GUSTAVO ALANIS

Mexico,

Asserting long-standing but disregarded environmental protection legislation, Gustavo Alanis presents the Mexican citizen sector, government, industry, and everyday citizens with the tools and training to get involved, clean up, and protect the natural resources of Mexico.

This profile below was prepared when Gustavo Alanis was elected to the Ashoka Fellowship in 2003.
Gustavo Alanís brinda herramientas y entrenamiento a la sociedad civil para que se involucre, y proteja los recursos naturales de  México. Su estrategia abarca la formación y el litigio, promueve la responsabilidad corporativa y la justicia ambiental. Para asegurar la aplicación de las leyes ambientales mexicanas, fundó en 1993 el Centro Mexicano de Derecho Ambiental (CEMDA) con una base de 16 abogados.

INTRODUCTION

Asserting long-standing but disregarded environmental protection legislation, Gustavo Alanis presents the Mexican citizen sector, government, industry, and everyday citizens with the tools and training to get involved, clean up, and protect the natural resources of Mexico.




THE NEW IDEA

A lifelong resident of Mexico City, Gustavo feels the ill effects of tremendous environmental destruction and neglect every day. Recognizing that air and water degradation pose immediate threats to human health and well-being in his community, he works with various social actors to ensure that existing environmental law is fully understood, kept relevant, and actively enforced by the nation's judicial authorities. His strategy, which encompasses training, public education, and litigation, has already brought to the Mexican environmental movement a new level of sophistication and impact. Moreover, his use of international legal policy, particularly the North American Free Trade Agreement (NAFTA), to determine and protect environmental safety rights, promotes corporate accountability and environmental justice on a broad stage. By representing people's democratic right to a clean environment, Gustavo helps Mexicans keep pace with the developing global economy and put their legal system to work for them.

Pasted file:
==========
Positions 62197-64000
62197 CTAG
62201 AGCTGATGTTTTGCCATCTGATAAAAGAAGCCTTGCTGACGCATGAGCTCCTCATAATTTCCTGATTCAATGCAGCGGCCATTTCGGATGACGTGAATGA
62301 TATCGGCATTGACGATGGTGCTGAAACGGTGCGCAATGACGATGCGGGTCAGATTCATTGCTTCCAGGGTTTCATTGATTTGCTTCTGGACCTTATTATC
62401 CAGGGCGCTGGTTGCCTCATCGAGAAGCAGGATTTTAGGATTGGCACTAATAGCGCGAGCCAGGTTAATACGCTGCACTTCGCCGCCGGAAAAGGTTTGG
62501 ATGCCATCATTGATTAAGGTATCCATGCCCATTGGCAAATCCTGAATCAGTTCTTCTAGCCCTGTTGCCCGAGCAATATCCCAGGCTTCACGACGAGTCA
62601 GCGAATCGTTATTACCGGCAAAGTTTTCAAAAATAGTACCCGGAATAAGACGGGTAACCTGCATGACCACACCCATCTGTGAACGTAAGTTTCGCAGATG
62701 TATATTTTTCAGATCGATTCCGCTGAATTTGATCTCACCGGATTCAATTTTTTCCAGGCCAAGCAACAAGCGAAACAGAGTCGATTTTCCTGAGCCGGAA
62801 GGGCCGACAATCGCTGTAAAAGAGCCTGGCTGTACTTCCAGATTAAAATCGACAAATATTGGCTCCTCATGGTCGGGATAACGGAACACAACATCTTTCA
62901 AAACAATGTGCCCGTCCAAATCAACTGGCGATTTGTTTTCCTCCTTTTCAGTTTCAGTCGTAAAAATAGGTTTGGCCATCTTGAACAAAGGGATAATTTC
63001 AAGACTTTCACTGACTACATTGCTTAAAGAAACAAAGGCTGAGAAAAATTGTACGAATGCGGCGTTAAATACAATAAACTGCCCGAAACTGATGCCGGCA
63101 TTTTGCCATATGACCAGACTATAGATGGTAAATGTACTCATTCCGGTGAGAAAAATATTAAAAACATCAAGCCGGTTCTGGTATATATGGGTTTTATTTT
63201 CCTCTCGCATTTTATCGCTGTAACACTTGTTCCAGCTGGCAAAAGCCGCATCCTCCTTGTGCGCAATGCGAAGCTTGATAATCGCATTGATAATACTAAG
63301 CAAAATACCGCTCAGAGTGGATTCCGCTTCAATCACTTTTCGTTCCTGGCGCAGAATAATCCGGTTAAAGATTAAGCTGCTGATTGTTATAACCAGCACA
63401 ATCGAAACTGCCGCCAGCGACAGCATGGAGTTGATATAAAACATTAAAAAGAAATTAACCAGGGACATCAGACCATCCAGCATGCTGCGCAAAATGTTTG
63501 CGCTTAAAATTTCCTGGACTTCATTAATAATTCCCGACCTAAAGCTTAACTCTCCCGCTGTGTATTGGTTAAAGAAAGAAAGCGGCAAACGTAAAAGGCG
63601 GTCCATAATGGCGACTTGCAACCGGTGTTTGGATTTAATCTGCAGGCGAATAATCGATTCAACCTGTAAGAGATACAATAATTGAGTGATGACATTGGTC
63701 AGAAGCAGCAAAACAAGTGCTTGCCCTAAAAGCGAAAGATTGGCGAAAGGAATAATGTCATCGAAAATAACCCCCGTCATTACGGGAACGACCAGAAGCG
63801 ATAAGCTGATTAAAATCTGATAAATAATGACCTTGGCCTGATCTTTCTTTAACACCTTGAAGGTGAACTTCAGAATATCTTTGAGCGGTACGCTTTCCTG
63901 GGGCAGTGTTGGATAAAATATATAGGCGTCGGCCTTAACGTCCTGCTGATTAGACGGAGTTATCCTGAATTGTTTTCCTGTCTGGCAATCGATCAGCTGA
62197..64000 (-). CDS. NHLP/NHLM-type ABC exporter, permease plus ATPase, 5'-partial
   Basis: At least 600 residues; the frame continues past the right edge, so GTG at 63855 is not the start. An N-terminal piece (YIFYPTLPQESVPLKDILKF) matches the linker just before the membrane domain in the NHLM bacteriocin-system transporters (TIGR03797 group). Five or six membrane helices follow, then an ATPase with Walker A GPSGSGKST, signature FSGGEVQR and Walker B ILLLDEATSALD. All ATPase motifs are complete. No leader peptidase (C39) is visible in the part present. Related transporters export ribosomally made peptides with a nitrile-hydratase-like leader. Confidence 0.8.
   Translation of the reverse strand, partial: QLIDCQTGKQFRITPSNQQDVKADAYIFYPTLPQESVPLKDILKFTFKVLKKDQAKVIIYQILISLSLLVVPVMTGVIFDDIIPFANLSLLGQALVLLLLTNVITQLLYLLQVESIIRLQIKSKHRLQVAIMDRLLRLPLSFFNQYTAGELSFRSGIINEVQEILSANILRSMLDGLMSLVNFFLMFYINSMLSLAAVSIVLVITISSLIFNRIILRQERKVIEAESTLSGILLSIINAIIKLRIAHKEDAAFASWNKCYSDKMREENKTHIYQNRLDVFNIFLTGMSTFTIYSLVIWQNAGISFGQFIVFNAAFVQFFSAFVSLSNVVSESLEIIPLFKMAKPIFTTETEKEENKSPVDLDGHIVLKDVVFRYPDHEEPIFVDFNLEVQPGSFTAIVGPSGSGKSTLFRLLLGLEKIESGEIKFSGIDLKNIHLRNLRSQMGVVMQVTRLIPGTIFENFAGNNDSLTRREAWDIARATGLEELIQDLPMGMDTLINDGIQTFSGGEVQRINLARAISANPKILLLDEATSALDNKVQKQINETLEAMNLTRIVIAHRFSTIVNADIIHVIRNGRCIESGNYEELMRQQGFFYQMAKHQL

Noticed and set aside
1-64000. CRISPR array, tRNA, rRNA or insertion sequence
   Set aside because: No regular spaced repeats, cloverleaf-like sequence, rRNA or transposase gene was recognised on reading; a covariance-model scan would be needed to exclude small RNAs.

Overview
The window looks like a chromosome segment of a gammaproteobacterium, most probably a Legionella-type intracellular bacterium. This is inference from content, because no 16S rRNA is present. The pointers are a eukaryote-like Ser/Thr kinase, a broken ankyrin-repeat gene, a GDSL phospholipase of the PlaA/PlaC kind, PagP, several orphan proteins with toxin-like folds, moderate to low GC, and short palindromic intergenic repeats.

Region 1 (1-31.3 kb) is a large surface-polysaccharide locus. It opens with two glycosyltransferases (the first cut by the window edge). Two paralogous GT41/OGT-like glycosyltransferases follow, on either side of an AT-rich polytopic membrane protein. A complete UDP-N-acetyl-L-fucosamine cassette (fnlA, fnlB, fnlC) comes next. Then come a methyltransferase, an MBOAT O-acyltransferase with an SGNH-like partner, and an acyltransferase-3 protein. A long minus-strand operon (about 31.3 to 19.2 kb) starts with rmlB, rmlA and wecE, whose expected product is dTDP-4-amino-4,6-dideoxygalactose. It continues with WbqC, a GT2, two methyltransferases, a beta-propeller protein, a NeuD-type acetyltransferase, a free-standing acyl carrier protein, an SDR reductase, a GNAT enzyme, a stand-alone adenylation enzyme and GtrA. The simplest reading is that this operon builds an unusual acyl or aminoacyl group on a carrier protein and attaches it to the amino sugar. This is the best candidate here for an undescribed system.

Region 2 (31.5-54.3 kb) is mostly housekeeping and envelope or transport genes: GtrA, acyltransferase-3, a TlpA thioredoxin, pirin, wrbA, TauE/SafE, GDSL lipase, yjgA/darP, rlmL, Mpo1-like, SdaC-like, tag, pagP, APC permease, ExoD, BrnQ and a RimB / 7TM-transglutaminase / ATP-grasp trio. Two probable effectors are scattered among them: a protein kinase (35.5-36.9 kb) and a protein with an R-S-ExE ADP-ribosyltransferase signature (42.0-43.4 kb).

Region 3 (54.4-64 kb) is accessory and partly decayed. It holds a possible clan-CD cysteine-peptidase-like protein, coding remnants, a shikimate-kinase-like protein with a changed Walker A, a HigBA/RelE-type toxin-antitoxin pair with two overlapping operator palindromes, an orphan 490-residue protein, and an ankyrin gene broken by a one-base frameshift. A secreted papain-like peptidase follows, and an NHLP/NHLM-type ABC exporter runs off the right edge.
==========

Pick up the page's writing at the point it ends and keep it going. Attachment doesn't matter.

THE PROBLEM

From the polluted streets of Mexico City to contaminated public water supplies to the treeless forests of the Sierra to the overdeveloped coastline, Mexico suffers from widespread environmental decay and the destruction of natural resources. As in most countries, Mexico's environmental troubles stem from a range of direct and indirect causes, including negligent factories, naïve citizenry, corrupt governments, and faulty public works. One of the world's most biodiverse countries, Mexico stands to lose a great deal, not only environmentally but also economically, if these destructive practices continue.

The government is not blind to the need for increased protection of its vast natural resources. In fact, the conservation of natural resources appeared as a national mandate in the post-Revolution 1917 Mexican Constitution and comprehensive environmental laws have been on the books since 1971. However, the systems in place fail to enforce these laws. Judges, public servants, and lawyers commonly plead total ignorance of the legal dimensions of environmental protection. And while Mexican citizen sector organizations have been engaged for many years in the fight for better environmental protection and conservation, they have not effectively used available legal resources to advance their cause.
In response to external pressure to comply with national environmental laws and NAFTA standards, the Mexican government created the Federal Procuraduría of Environmental Protection (PROFEPA), which still has largely failed to enforce long-standing environmental legislation. Only large, well-funded organizations like Greenpeace and Pronatura can afford to hire lawyers to use existing laws to protect the environment and they have not, choosing instead to stay focused on advocating for new policies, organizing communities, and promoting education on environmental responsibility. No organization, big or small, seeks to activate existing national laws and international mandates or teach the public about its right to a clean natural environment.




THE STRATEGY